Blending an irresistible mix of funk, Latin, rock, soul and jazz, the legendary band WAR returns to Maui Arts & Cultural Center on Saturday led by co-founder vocalist/keyboardist Lonnie Jordan.
With more than 50 million records sold, WAR created an impressive catalogue of timeless hits from “Low Rider,” “The Cisco Kid,” “World is a Ghetto, and “Slippin’ Into Darkness,” to “All Day Music” “Summer” and “Why Can’t We Be Friends?”
Celebrating their 50th anniversary, the current lineup includes saxophonist Scott Martin, who spent years with the Pancho Sanchez Latin Jazz Band, and recorded with Ray Charles and Mongo Santamaria; harmonica player Jimmy Behrens, whose credits include jazz legend Jimmy Smith and blues great Willie Dixon; bassist Rene Camacho, who spent years with Latin legend Celia Cruz and recorded with Ry Cooder, Rickie Lee Jones and Angelique Kidjo; and drummer Sal Rodrigues, who toured with Duke Ellington, Tom Jones and Jose Feliciano.
Still creating an intoxicating stylistic amalgam, WAR’s most recent album, “Evolutionary,” was packed with memorable tunes from the breezy “That L.A. Sunshine” (with the U.S.C. marching band and a Cheech and Chong cameo) and the reggae-flavored “Mamacita,” featuring the Tower of Power horns and Eagles’ guitarist Joe Walsh,” to the 10-minute jam “It’s Our Right/Funky Tonk” and the rap updating of Edwin Starr’s classic anti-war anthem “War.”
“I call it the universal street music; it’s got that mixed salad bowl,” Jordan describes their signature blend. “We came out of Long Beach, Compton, Watts and San Pedro in L.A., and that was known as the ghetto. On the radio, we had a lot of R&B and Latin music coming out of New York, or the blue-eyed soul of the Righteous Brothers, country and western music with Patsy Cline, and a lot of blues, a mixture of everybody. That was our environment, so we couldn’t help but mix a little James Brown with Hank Williams or Mahalia Jackson.”
The musicians of WAR first found fame performing with former Animals’ lead singer Eric Burdon. The veteran musicians met Burdon in 1969, when he was seeking a new backing band. “Eric introduced me to Jimi Hendrix,” he recalls. “He and Eric loved each other. We knew him because we passed each other on the road years before when Jimi was playing behind Little Richard and the Isley Brothers. He hung out with us a lot and jammed with us at Ronnie Scott’s (Club) in England the night before he passed away.”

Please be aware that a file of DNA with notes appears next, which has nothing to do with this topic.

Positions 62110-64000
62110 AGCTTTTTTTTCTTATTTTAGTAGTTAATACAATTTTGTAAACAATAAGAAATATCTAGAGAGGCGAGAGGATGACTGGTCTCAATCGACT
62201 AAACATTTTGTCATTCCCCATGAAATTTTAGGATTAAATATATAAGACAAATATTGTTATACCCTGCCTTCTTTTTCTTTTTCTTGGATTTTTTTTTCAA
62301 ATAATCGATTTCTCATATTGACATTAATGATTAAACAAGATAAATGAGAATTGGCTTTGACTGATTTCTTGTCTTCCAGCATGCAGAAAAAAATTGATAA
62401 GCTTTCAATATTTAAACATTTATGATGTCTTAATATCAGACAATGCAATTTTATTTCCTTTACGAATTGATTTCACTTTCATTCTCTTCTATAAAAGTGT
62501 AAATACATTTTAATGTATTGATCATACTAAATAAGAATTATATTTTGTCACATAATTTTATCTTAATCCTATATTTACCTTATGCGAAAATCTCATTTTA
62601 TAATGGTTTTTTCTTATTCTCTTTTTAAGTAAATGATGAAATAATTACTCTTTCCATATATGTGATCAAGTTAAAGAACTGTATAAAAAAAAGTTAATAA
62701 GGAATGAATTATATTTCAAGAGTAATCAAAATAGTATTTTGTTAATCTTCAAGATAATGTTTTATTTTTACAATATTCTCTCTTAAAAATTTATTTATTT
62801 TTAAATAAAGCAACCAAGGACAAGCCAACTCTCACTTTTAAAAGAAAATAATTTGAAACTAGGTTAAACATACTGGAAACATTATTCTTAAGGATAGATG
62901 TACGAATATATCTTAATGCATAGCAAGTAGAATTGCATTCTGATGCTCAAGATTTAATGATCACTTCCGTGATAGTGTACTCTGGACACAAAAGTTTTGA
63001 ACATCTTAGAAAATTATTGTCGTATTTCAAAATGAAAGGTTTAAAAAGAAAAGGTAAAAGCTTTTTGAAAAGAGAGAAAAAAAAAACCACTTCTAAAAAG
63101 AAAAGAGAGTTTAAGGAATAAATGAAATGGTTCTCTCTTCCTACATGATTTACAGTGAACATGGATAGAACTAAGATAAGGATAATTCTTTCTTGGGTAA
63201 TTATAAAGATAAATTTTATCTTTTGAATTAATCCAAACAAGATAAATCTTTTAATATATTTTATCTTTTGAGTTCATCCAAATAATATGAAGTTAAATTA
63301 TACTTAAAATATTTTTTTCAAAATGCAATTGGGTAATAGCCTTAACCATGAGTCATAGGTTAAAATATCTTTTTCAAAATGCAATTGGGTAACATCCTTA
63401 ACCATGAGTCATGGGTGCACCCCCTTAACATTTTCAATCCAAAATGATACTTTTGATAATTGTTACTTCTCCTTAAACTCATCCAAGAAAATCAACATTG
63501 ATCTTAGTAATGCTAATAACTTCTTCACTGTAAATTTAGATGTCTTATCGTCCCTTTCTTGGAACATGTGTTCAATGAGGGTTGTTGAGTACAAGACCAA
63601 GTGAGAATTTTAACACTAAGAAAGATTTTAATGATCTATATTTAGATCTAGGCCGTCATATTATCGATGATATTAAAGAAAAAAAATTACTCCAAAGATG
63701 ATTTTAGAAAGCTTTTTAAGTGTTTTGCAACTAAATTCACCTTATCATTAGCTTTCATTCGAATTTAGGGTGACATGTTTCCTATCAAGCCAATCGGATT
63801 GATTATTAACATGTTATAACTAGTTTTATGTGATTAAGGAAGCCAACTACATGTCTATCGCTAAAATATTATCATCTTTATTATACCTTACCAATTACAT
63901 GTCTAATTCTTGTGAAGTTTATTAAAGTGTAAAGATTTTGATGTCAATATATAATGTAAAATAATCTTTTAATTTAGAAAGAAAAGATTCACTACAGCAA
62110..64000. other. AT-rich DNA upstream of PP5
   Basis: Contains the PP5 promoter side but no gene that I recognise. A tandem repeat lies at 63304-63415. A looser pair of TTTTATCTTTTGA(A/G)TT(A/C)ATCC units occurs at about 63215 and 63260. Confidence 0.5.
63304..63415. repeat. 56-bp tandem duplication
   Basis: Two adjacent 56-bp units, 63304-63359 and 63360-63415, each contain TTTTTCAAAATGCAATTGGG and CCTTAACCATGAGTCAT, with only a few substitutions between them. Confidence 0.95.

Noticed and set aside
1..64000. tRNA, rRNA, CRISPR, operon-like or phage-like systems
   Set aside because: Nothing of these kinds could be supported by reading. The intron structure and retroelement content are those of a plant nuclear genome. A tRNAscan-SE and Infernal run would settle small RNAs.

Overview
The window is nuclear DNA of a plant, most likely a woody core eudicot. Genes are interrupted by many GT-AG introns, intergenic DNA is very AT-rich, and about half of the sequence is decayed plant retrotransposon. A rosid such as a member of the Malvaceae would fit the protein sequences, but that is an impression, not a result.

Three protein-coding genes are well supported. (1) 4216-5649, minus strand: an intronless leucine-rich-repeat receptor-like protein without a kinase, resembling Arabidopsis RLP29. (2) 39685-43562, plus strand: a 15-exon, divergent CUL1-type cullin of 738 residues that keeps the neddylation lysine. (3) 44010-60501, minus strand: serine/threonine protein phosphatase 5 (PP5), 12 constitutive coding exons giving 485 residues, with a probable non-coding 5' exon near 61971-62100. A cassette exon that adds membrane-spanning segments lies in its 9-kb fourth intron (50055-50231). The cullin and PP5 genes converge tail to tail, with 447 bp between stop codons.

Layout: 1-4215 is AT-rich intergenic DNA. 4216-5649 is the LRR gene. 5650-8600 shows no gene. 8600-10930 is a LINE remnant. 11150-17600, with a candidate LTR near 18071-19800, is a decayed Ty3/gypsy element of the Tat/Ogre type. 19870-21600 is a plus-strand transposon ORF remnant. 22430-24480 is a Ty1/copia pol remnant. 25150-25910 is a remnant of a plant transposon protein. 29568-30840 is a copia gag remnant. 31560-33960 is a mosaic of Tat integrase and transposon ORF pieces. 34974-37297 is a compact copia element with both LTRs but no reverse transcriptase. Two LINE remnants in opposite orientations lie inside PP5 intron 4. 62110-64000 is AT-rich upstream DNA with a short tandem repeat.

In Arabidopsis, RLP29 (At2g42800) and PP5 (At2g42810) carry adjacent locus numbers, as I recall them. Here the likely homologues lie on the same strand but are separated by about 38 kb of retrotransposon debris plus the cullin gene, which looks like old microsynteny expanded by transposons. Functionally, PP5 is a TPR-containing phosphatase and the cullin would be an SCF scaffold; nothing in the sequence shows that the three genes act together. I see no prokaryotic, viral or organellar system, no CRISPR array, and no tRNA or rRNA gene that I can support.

In 1970 they released their first album, “Eric Burdon Declares War,” featuring the dreamy hit single “Spill the Wine.”
It was Jordan who inspired the song’s title by accidentally spilling a bottle of wine on a recording studio board. “I had created a Latin groove on piano and it was at a party where Jim Morrison was wearing a Superman outfit and he was out of control. We recorded the track in the studio and Eric came in and we hadn’t come up with lyrics, and he was in the vocal booth with a girl. He was improvising, rapping before we knew what rap was. The lights were dim and I was trying to see what was going on and I had a big bottle of Gallo wine and it flipped over and fried the board out. It cost me $25,000.”
When Burdon quit in the midst of a European tour in 1971, the group continued on their own. WAR’s second solo album sold close to two million copies and included the hits “Slippin’ Into Darkness” and “All Day Music.”